Circle line at Gloucester Road

Discussion in 'London Underground' started by MatthewRead, 10 Nov 2019.

  1. MatthewRead

    MatthewRead On Moderation

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    Why do clockwise bound Circle line trains often stop beyond Gloucester Road station, with the last 2 carriages still platformed, to let eastbound District line trains pass?

    Wouldn't it be easier if they remained fully platformed, with their doors open, until the eastbound District has crossed over?
     
    Last edited by a moderator: 11 Nov 2019
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  3. Dstock7080

    Dstock7080 Established Member

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    That’s how the existing signalling is provided and has been for many years, even when the crossover to the District Line was removed.
    Advance starter EE225 will not clear unless a train is standing at it, station starter EE230 will clear first to allow movement to EE225.
    This may change when CBTC SMA5 is commissioned.
     
    Last edited: 11 Nov 2019
  4. MatthewRead

    MatthewRead On Moderation

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    Is it true in the days of hand worked operation people use to attempt to board through the last carriage when it was still platformed and the guard use to stay on the platform to try and prevent this.
     
  5. simple simon

    simple simon Member

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    I do not know the answer (am not quite *that* old) but I can guess, based on personal experience at Stratford where there is cross platform interchange and 'in days of yore' the BR guard (on hand operated 'slam door' trains) would wait until the Central line train's doors started opening to activate the starting bell that tells the train driver to start the train on its way... My being here to write this message confirms that on every occasion I survived the process.

    Of course the trains at Gloucester Road would have mostly been stationary (unlike Stratford), which would have made the process about as safe as boarding a bus at red traffic signals!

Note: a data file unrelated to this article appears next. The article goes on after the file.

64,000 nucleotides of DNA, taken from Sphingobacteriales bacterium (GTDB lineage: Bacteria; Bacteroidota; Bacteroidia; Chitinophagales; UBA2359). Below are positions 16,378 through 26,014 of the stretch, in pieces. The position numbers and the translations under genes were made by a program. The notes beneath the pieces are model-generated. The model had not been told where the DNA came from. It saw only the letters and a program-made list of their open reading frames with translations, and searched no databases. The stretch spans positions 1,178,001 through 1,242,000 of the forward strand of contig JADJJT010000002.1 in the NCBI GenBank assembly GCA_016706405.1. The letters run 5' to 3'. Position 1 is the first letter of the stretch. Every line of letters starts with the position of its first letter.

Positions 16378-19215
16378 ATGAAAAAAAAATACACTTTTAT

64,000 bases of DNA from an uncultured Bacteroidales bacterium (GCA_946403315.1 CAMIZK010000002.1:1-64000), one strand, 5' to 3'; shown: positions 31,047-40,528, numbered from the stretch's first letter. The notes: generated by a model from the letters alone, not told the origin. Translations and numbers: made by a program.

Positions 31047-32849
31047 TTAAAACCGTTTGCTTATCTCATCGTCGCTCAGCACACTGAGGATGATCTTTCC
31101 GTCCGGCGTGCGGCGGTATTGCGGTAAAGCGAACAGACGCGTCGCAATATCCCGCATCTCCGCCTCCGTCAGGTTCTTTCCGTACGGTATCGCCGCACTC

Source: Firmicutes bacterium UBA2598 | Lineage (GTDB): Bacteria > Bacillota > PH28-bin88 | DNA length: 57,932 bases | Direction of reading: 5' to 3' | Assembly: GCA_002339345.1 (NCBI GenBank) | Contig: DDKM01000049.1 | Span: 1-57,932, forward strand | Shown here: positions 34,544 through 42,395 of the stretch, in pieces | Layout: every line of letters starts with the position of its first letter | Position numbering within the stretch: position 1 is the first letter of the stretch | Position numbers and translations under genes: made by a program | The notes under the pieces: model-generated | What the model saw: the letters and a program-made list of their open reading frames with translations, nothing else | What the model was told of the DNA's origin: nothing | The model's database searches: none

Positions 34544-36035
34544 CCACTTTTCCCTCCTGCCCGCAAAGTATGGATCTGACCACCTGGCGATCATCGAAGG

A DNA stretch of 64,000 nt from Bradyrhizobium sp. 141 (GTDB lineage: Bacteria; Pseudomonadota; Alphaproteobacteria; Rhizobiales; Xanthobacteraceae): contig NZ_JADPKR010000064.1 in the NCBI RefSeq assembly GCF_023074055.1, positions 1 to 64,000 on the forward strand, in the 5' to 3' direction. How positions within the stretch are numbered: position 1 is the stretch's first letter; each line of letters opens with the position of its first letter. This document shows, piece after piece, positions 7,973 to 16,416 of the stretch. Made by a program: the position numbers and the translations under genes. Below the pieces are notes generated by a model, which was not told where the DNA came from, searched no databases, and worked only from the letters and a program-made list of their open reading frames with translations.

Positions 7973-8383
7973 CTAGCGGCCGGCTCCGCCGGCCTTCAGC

I suspect that there is a reason why it could be beneficial for the trains to be run this way. By having the train ready to cross the eastbound District tracks minimises delays and therefore enhances track throughput. The converse would be for the Inner Circle trains to wait for a green signal whilst still at the station with their doors open - a passenger who is slow to board (and possibly holds a door open whilst a relative walks as quickly as they can to catch the train) would delay not only this train but also the next eastbound District line train, and at busy times quite likely the trains after that...

    Also, its worth remembering that in olden days there could be as many as 40 trains an hour and at such times it was not unusual for the back of one train to be clearing the platform when front of the next train had already entered the station. The trains would be moving slowly, so stopping distances were short. Perhaps the primary reason why trains do not operate in this way 'today' is that when the automated Victoria line trains did this the passengers on the station platforms became alarmed and feared the worst. So to reassure nervous passengers the practise was stopped.

    I do agree though that especially on Sundays and other times, when schedules are slightly more relaxed than 'weekday off-peak', it would represent better public relations to have the train wait in the platform with its doors open. Nevertheless, at least (one hopes) the next train will not be 30 minutes later, as was the case at Stratford and why I risked annoying railway staff. Especially in the winter, on a horribly cold windswept platform.
     
    Last edited: 19 Nov 2019
  6. bramling

    bramling Established Member

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    By having a trap point there it allows a train to draw right up to the points, which means a few seconds are saved if a train towards HSK has to wait for a train from Earl’s Court to clear the junction. Of course the flip side is that the points are locked until a train comes to a stand, so there will be times when this arrangement adds a few seconds. Evidently the signal designers have calculated that this setup is the best for what is a critical junction.

    CTBC will probably change this, as LU has a stipulation that trains should not receive a limit of movement authority until they can fully clear a platform. So unless a concession to standard is applied here the train will almost certainly be held in the platform.
     

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